output year competition finalist Frames
winner 1980 UK Championship Northern IrelandNorthern Ireland Alex Higgins 16: 6
winner 1981 World Snooker Championship WalesFlag of Wales (1959 – present) .svg Doug Mountjoy 18:12
winner 1981 UK Championship WalesFlag of Wales (1959 – present) .svg Terry Griffiths 16: 3
winner 1982 Masters WalesFlag of Wales (1959 – present) .svg Terry Griffiths 9: 5
winner 1983 World Snooker Championship CanadaCanada Cliff Thorburn 18: 6
finalist 1983 UK Championship Northern IrelandNorthern Ireland Alex Higgins 15:16
winner 1984 World Snooker Championship EnglandEngland Jimmy White 18:16
winner 1984 UK Championship Northern IrelandNorthern Ireland Alex Higgins 18: 6
finalist 1985 World Snooker Championship Northern IrelandNorthern Ireland Dennis Taylor 17:18
winner 1985 UK Championship EnglandEngland Willie Thorne 16:14
finalist 1986 World Snooker Championship EnglandEngland Joe Johnson 12:18
winner 1986 UK Championship EnglandEngland Neal Foulds 16: 7
winner 1987 World Snooker Championship EnglandEngland Joe Johnson 18:14
winner 1987 UK Championship EnglandEngland Jimmy White 16:14
winner 1988 Masters EnglandEngland Mike Hallett 9-0
winner 1988 World Snooker Championship WalesFlag of Wales (1959 – present) .svg Terry Griffiths 18:11
winner 1989 World Snooker Championship EnglandEngland John Parrott 18: 3
finalist 1989 UK Championship ScotlandScotland Stephen Hendry 12:16
finalist 1990 UK Championship ScotlandScotland Stephen Hendry 15:16
winner 1997 Masters EnglandEngland Ronnie O'Sullivan 10: 8
finalist 2005 UK Championship China People's RepublicPeople's Republic of China Ding Junhui 6:10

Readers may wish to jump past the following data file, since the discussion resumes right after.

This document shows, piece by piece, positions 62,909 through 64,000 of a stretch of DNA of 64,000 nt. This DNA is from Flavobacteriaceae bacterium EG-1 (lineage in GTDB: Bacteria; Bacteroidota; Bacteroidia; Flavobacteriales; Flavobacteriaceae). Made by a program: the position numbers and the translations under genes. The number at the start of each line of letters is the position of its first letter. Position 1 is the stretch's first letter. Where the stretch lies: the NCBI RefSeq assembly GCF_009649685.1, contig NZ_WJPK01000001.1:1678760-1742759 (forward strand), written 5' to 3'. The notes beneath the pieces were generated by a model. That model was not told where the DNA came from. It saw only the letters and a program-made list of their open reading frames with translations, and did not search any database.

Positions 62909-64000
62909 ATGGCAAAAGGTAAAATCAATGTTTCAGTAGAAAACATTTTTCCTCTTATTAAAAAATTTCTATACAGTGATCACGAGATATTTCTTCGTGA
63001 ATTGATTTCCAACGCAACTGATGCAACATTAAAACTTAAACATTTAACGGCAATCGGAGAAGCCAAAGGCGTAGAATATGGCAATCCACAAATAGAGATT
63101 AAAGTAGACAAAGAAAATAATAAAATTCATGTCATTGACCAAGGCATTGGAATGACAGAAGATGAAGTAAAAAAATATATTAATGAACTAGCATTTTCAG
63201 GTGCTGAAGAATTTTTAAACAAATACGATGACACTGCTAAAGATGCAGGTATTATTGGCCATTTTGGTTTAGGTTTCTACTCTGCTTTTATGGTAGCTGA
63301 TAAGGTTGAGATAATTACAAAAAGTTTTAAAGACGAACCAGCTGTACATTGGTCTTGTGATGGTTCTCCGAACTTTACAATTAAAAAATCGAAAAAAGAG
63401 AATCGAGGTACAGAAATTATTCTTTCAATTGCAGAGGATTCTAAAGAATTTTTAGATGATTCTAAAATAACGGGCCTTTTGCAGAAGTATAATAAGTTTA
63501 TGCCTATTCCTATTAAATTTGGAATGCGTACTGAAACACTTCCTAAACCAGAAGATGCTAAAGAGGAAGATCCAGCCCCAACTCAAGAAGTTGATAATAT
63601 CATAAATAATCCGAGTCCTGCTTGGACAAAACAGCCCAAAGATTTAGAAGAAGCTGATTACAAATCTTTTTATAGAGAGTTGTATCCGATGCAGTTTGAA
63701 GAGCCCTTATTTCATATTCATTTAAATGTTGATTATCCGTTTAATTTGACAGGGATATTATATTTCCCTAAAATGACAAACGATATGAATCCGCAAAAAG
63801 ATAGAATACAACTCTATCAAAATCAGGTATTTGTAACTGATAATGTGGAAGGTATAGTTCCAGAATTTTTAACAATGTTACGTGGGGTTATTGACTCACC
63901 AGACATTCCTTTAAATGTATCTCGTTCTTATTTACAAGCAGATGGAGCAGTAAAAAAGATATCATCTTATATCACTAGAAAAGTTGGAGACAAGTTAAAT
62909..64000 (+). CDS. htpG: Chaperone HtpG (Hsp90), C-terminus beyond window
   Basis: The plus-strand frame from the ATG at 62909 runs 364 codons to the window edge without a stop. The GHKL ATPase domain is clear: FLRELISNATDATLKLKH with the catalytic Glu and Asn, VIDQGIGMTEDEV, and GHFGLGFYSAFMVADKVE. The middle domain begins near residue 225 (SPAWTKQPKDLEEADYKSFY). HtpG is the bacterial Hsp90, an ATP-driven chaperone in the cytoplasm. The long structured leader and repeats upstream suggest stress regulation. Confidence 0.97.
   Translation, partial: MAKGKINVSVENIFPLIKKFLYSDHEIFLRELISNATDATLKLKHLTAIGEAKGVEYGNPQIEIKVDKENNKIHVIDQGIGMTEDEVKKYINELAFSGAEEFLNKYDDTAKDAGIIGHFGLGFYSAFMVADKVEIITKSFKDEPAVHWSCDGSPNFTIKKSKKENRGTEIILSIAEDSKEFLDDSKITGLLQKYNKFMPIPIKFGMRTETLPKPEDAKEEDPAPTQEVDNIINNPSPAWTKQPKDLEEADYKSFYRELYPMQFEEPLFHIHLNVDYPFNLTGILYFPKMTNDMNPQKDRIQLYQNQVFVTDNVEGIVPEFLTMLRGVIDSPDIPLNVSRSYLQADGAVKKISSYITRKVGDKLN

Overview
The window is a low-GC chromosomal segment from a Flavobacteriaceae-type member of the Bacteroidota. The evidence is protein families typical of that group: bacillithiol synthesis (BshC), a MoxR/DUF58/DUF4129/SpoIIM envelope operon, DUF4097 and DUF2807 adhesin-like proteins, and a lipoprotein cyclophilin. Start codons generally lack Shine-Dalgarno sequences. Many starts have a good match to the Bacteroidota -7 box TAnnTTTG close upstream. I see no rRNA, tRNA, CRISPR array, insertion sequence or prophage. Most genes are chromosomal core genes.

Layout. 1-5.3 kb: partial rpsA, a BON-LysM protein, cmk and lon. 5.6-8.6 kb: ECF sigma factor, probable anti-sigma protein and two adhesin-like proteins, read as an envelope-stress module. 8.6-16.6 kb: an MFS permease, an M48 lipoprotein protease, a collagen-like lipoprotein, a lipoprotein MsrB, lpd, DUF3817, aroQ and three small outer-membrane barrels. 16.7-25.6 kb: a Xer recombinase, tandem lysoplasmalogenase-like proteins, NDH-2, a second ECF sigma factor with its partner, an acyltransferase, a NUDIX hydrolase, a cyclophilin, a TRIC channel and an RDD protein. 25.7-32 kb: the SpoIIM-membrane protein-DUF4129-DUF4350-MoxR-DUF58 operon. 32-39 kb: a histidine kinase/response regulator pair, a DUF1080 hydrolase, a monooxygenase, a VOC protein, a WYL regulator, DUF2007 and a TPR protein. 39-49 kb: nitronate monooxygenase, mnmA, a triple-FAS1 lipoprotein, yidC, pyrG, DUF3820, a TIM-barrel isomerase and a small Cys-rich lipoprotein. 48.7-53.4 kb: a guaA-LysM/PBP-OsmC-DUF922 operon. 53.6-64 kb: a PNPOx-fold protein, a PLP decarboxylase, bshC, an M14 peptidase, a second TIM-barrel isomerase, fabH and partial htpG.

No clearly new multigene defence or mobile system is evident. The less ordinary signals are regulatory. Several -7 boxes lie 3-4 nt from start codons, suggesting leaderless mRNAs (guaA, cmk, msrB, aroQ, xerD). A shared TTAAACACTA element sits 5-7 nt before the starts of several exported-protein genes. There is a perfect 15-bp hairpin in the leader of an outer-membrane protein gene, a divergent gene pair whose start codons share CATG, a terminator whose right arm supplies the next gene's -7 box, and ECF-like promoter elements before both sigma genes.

Web links

Commons : Steve Davis  - collection of images, videos and audio files

Individual evidence

  1. Profile of Steve Davis on CueTracker (as of March 12, 2016)
  2. 100 + Centuries. (No longer available online.) SnookerInfo, July 28, 2018, archived from the original on July 28, 2018 ; accessed on July 28, 2018 .
  3. a b c d e Shamoon Hafez: Steve Davis: Snooker great retires after 38-year career. (No longer available online.) BBC , April 17, 2016, archived from the original on August 8, 2018 ; accessed on September 8, 2018 .
  4. a b Steve Davis reitres from snooker. (No longer available online.) WPBSA April 17, 2016, archived from the original on July 28, 2018 ; accessed on July 28, 2018 (English).
  5. ^ A b Steve Davis: Interesting . 1st edition. Dragonstars Eventmanagement GmbH, London 2016, ISBN 978-3-00-053061-6 , p. 1−366 .
  6. a b Desmond Kane: The numbers add up for the golden nugget. (No longer available online.) The National, April 17, 2009, archived from the original on July 24, 2018 ; accessed on July 24, 2018 (English).
  7. a b c d e f Steve Davis. (No longer available online.) World Snooker , January 11, 2015, archived from the original on September 8, 2018 ; accessed on September 8, 2019 .
  8. Bill David passes away. (No longer available online.) WPBSA March 30, 2016, archived from the original on July 28, 2018 ; accessed on July 28, 2018 (English).
  9. Matias Peiroten: After 38 years: Snooker legend Steve Davis ends . (No longer available online.) Eurosport , April 17, 2016, archived from the original on July 28, 2018 ; accessed on July 28, 2018 (English).
  10. a b Steve Davis, OBE. (No longer available online.) Champions Speakers, archived from the original on September 12, 2018 ; accessed on September 12, 2018 (English).
  11. Westdeutsche Zeitung: Snooker is like chess with balls. Retrieved August 8, 2020 .
  12. Sarah Bull: An Olympic athlete, Miss Great Britain ... and Joey Essex: This year's full I'm A Celebrity ... Get Me Out Of Here! line-up is revealed. (No longer available online.) Daily Mail , November 13, 2013, archived from the original on July 28, 2018 ; accessed on July 28, 2018 (English).
  13. Davis and Taylor rerun 1985 classic. (No longer available online.) Morning Star , April 29, 2010, archived from the original on November 7, 2010 ; accessed on September 6, 2018 .